Beneath The Snow, The Subnivean Zone Bustles
By Gretchen Kehrberg
Broadcast 12.29.2015 and 1.14 & 1.17.2020
Intense morning sunlight warms my face as I stare up at a deep blue sky. It makes me think how out of place the freezing wind seems on a day like today. But around me, the trees are covered with new snow and the river rushes by, carrying with it chunks of ice. It’s winter and the world looks cold.
My feet crunch on icy snow as I enter a wooded area near the river. Suddenly, the bright sun is gone, replaced instead by dappled light creeping in through openings between the trees. The sound of the river becomes muffled, and my ears focus on the quiet stillness.
I sit down on an old, decaying log and take in the calm and deserted feel of winter. Many animals have long since migrated to warmer climates, or are well into hibernation. All that’s left, it seems, is an eerie silence.
On the ground next to the log, I notice a small mouse-sized hole in the snow, and soon I’m down on my hands and knees to get a closer look. Peering in, I can see just far enough to notice a patch of grass and a narrow tunnel leading away into darkness. I stand up to brush off my pants, and I realize that under the snow there exists an entirely different world from the one we know up here.
Many animals are able to survive the freezing cold temperatures of a Montana winter by making use of that place between the snow and the ground called the subnivean layer. This layer is created because snow is such a good insulator, holding in warm air heated by the earth, and keeping out cold air.
When the ground underneath this insulating layer of snow becomes warmer than the air above it, it causes the bottom layer of snow to melt, which creates a small space between the snow and the ground. The subnivean layer is covered by a ceiling formed when water vapor condenses and freezes on the undersurface of the snow. Temperatures here will remain fairly stable all winter long, ranging from about 20 to 30 degrees Fahrenheit, even when outside temperatures fall far below zero.
The warm layer that’s formed under this literal blanket of snow is important winter habitat for many small animals, including mice, voles, shrews and some insects. In this space, animals will stay active throughout the winter, avoiding blizzards and creating runways that allow them to move freely and forage on seeds, grasses, new sprouts and tree bark.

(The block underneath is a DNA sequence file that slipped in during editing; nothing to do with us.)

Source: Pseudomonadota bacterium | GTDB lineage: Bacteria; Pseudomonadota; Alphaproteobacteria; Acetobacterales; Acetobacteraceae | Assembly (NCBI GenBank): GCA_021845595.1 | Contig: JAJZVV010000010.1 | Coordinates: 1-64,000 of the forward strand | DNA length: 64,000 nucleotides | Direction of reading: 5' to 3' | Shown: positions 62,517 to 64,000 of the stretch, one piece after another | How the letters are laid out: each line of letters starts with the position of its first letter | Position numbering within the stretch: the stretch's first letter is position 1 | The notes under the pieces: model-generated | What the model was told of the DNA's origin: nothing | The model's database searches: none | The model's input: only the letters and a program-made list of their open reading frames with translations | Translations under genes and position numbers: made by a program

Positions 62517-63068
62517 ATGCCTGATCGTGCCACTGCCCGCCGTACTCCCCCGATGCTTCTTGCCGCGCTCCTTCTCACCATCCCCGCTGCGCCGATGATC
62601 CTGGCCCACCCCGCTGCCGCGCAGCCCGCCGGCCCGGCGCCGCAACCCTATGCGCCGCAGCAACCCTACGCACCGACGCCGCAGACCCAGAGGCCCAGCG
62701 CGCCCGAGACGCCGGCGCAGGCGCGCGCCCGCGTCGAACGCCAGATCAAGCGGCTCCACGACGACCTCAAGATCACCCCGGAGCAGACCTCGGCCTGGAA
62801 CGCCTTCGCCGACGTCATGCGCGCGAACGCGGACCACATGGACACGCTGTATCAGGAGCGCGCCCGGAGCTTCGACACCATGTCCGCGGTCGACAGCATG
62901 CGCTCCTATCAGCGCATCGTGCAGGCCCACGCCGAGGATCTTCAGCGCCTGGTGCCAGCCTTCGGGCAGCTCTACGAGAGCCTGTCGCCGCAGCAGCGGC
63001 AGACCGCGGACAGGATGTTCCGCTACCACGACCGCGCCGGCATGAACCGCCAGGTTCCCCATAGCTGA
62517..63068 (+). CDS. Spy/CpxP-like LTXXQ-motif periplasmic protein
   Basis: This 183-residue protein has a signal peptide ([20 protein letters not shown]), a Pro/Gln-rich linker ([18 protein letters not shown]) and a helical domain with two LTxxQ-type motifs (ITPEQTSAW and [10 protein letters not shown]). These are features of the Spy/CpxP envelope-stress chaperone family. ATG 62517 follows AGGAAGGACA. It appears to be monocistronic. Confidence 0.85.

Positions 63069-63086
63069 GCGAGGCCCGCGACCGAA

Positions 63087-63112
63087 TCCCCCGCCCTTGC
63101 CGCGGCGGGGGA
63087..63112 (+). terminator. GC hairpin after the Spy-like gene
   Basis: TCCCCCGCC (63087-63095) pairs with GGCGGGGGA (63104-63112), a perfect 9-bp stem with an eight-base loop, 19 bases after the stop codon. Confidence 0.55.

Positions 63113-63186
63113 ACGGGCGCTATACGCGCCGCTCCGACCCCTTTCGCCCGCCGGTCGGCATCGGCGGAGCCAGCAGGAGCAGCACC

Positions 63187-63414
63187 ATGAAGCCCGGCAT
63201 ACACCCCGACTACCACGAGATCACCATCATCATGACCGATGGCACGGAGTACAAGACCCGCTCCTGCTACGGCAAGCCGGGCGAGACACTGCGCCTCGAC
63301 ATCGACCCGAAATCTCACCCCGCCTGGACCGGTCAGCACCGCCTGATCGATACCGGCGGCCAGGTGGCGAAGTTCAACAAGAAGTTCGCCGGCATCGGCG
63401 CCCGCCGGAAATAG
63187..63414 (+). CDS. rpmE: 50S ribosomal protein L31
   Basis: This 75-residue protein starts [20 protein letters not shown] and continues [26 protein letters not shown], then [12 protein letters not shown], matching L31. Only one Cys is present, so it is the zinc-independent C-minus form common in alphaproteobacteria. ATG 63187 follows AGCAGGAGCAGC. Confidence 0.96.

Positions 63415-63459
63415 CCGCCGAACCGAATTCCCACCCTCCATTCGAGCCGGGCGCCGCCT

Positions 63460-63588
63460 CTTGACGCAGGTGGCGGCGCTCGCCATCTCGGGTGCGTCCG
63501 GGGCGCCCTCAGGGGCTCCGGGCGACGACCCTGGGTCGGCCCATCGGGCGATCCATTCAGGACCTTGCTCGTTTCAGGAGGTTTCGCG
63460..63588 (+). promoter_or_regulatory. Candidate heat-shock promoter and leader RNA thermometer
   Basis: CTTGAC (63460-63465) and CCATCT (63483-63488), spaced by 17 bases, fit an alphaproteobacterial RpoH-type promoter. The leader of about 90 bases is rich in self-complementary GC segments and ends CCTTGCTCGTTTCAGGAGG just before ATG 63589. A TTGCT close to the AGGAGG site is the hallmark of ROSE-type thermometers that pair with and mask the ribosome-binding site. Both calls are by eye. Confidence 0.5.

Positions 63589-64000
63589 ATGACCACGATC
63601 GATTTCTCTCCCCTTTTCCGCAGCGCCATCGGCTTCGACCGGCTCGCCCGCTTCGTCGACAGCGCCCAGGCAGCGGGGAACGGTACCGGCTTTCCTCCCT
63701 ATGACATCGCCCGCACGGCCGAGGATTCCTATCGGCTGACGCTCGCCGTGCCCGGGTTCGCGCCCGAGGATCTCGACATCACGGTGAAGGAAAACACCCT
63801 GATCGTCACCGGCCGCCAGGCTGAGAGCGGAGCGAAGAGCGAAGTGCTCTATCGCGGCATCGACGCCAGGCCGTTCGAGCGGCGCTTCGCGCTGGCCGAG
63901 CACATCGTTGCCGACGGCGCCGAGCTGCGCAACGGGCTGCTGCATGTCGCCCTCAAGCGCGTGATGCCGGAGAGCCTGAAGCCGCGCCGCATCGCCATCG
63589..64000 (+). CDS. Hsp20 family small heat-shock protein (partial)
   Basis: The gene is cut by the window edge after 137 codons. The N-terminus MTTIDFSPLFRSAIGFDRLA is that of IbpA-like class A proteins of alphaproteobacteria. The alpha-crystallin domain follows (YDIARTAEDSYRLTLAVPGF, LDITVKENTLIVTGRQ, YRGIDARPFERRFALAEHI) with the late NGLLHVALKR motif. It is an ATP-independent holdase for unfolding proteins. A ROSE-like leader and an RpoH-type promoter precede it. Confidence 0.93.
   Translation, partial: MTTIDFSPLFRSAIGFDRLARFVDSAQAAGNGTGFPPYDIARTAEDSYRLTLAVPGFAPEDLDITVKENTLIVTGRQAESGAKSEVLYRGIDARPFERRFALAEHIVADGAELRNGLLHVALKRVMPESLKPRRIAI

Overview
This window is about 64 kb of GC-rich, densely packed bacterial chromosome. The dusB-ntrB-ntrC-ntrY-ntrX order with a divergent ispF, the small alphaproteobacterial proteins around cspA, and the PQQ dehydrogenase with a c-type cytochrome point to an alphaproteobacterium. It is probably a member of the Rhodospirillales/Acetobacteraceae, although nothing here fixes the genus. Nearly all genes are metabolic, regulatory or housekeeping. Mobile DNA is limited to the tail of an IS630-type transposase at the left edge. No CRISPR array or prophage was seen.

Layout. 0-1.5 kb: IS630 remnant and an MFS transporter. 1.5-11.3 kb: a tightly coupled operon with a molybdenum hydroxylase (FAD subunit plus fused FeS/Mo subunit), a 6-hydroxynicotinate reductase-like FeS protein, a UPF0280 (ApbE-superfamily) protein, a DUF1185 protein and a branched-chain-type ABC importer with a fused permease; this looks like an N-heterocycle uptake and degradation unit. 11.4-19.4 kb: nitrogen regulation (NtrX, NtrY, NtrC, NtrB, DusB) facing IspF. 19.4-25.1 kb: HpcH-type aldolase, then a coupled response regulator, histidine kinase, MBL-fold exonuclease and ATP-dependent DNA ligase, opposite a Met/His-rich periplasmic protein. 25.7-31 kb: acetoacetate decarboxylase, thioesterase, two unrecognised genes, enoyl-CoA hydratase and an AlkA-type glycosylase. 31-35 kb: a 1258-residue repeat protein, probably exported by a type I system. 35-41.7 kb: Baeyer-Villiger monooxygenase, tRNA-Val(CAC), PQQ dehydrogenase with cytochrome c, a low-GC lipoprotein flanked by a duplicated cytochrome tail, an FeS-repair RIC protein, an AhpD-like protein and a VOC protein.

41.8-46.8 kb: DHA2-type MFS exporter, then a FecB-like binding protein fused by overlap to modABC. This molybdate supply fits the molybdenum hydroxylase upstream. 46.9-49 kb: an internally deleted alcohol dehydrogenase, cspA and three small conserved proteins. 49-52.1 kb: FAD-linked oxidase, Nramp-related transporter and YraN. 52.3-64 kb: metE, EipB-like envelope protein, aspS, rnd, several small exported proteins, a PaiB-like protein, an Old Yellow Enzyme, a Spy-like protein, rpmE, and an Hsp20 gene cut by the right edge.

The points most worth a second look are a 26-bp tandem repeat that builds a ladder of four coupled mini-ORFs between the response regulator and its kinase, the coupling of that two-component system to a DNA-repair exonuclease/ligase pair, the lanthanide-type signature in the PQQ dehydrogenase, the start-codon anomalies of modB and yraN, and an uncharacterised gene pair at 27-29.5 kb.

In addition to warm shelter, the subnivean layer provides much-needed protection from predators. It is, however, not a total assurance of safety. These subnivean animals must be wary of weasels and martins, which skillfully hunt beneath the snow. They are also vulnerable to larger predators such as coyotes and foxes and owls, who use their incredible hearing to track down even the slightest movement under the snow. Once located, the predator will quickly dig through the surface and capture its prey.
Sometimes predators are able to access the subnivean layer by finding ventilation holes. Voles and other animals construct these holes, which are easily seen on the surface, so that excess carbon dioxide can escape. Perhaps the hole here by my log is one of these ventilation holes, without which the subnivean dwellers would die.
How easy it is for us to forget about this amazingly active world just under our feet, a world often overlooked by those of us whose gaze is usually focused upward on birds and trees and sky. Sitting on this log, I begin to notice more ventilation holes scattered around the snow. And soon, the cold, silent winter doesn’t seem so lonely after all.
Every week since 1991, Field Notes has inquired about Montana’s natural history. Field Notes are written by naturalists, students, and listeners about the puzzle-tree bark, eagle talons, woolly aphids, and giant puffballs of Western, Central and Southwestern Montana and aired weekly on Montana Public Radio.
Click here to read and listen to more Field Notes. Field Notes is available as a podcast! Subscribe on iTunes, Google Play, or wherever you listen to podcasts.
Interested in writing a Field Note? Contact Allison De Jong, Field Notes editor, at adejong [at] montananaturalist [dot] org or 406.327.0405.
Want to learn more about our programs as well as fun natural history facts and seasonal phenology? Sign up for our e-newsletter! You can also become a member and get discounts on our programs as well as free reciprocal admission to 300+ science centers in North America!